Bacteria Robot

I’ve been working in the Structures-Computer Interaction Lab at UCLA to build a Bacteria Robot that swims with a flagellar tail. The ultimate goal is to describe the locomotion of bacteria which propel themselves using flagella. My recent effort has been directed towards creating a working prototype that can swim along a pre-programmed path with a soft tail. It swims in glycerin to imitate the low Reynold’s number fluid experienced by microscopic organisms.

Bacteria Robot

This prototype uses two DC motors: one to power the tail (not shown) and one to move the robot’s internal weighted slider, which moves it’s center of mass. The movable center of mass resolves many of the balancing issues of the previous prototype. It uses an Adafruit¬†BNO055 IMU to determine its orientation and is controlled by an Arduino Nano. The body is 10 cm long and made of 3D-Printed plastic. Despite the self-adjusting center of mass, it is still challenging to make the robot neutrally buoyant. Making it follow a specific path is also difficult, as the propulsive force of the tail is minimal.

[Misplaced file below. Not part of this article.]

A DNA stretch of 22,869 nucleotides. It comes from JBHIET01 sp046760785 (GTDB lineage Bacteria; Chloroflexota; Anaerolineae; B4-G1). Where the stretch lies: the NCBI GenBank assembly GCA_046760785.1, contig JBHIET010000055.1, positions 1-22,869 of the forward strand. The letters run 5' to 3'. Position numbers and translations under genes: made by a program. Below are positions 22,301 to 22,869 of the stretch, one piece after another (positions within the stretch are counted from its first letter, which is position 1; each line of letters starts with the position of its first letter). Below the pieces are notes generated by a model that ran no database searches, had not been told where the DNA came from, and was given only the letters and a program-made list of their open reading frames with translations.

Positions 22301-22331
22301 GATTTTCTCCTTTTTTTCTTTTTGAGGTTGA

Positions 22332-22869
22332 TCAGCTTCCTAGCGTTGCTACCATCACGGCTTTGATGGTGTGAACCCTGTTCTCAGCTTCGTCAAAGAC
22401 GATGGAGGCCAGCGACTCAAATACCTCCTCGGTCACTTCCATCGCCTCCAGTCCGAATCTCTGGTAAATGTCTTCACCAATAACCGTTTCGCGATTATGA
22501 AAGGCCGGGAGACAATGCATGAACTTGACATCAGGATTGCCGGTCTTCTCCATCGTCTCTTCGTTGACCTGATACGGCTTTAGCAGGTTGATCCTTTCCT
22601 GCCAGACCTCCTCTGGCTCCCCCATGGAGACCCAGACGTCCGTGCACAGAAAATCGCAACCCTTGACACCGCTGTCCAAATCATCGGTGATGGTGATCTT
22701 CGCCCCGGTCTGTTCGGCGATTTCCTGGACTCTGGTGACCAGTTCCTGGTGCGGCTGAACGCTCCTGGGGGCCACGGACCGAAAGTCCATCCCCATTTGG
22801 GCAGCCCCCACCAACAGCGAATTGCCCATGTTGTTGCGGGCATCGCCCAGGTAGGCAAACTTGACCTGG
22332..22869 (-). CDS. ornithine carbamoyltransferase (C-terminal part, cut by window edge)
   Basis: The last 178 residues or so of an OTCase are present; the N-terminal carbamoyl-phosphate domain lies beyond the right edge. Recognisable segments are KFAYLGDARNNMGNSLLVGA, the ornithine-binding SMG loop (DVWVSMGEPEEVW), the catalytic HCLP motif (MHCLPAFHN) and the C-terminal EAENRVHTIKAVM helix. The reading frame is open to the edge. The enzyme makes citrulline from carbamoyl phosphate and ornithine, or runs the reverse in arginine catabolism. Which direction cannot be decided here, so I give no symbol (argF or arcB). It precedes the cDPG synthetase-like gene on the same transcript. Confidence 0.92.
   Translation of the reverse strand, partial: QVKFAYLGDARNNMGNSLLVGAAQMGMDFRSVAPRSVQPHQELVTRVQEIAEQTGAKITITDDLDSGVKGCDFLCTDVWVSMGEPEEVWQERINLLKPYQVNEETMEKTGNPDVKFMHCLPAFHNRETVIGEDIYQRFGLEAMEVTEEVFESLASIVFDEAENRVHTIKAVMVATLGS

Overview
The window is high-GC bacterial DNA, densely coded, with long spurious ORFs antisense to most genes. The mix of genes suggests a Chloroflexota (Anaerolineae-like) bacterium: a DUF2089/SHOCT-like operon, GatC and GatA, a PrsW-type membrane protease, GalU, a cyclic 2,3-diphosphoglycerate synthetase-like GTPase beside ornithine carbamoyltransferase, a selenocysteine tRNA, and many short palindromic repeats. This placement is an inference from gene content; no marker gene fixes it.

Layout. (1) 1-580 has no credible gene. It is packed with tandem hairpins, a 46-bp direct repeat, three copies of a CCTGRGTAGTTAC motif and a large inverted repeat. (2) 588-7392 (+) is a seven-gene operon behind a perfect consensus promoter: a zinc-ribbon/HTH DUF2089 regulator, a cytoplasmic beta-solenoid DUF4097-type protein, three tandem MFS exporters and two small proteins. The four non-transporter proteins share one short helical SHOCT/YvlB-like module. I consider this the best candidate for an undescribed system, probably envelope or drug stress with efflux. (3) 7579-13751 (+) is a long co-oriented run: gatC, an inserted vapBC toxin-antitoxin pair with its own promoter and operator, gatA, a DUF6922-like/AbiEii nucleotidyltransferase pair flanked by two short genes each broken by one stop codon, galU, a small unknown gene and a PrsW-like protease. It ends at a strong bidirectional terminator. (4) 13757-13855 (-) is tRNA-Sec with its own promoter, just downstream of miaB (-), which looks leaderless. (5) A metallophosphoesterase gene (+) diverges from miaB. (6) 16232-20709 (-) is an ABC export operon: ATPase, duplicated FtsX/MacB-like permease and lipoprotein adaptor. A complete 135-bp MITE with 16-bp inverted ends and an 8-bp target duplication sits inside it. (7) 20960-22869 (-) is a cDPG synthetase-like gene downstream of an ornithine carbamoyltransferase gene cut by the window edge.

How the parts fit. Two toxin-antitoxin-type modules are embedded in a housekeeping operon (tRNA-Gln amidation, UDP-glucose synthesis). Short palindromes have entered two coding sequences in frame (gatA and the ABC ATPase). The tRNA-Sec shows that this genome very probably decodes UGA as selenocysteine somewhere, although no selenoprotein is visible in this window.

Relevant Previous research: Y. Du, A. Miller and M. K. Jawed, “Simple Flagellated Soft Robot for Locomotion near Air-Fluid Interface,”¬†2021 IEEE 4th International Conference on Soft Robotics (RoboSoft), New Haven, CT, USA, 2021, pp. 472-478, doi: 10.1109/RoboSoft51838.2021.9479198.

Bacteria Robot with Soft Helical Tail

Rigid Tail Prototype